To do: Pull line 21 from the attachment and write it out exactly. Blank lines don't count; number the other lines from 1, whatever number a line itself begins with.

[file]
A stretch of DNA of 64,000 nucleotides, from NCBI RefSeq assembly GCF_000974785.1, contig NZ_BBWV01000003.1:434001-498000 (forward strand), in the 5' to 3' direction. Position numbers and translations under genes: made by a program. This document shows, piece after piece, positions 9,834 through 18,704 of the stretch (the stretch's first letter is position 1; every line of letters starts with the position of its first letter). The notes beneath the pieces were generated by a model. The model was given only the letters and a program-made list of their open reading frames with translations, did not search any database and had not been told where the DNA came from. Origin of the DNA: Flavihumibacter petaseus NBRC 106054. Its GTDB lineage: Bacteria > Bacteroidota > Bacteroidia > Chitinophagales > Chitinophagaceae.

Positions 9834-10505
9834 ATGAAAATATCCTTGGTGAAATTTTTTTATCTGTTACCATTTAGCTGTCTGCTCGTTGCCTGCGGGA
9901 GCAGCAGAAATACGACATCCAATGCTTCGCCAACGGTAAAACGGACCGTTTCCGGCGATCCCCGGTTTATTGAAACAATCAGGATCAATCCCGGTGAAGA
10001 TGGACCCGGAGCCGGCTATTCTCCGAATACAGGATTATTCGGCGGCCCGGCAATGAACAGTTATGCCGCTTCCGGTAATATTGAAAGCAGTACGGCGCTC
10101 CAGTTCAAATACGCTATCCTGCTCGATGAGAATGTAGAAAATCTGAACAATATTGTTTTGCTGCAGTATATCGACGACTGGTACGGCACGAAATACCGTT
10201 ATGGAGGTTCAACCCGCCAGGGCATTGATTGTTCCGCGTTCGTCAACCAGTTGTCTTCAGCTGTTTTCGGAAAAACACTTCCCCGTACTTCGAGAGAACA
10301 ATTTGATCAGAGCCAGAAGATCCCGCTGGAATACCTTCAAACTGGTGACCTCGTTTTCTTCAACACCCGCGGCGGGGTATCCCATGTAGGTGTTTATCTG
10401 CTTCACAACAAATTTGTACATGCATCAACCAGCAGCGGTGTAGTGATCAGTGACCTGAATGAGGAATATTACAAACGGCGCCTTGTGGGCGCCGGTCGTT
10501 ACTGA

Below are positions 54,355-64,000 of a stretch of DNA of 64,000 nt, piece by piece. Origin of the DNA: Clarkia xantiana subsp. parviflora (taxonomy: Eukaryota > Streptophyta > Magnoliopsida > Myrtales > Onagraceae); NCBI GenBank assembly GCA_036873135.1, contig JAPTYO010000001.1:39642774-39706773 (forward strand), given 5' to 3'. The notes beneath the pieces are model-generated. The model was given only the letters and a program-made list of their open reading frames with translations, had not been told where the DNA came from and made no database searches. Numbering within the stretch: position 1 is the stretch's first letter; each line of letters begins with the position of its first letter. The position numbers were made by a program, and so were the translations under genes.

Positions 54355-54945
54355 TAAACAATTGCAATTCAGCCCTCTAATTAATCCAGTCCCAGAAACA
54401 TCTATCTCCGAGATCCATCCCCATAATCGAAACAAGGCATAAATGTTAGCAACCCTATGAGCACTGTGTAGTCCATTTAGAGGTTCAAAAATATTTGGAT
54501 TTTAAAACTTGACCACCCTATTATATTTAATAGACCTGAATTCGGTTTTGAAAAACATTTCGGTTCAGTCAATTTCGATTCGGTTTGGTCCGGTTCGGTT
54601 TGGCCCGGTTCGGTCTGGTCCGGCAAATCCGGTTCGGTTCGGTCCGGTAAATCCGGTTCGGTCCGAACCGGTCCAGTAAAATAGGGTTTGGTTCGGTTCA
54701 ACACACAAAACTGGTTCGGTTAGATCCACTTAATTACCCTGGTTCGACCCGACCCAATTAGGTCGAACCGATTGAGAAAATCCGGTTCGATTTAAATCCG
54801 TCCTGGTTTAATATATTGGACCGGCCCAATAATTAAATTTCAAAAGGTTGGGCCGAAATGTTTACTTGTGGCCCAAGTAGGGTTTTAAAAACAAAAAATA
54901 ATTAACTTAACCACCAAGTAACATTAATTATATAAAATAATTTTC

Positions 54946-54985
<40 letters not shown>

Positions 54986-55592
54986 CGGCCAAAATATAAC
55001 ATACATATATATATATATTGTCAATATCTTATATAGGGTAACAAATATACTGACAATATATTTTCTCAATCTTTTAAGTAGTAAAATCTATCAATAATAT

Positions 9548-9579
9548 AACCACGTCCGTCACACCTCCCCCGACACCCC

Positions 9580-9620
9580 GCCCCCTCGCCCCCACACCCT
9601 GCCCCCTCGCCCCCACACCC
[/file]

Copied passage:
<40 letters not shown>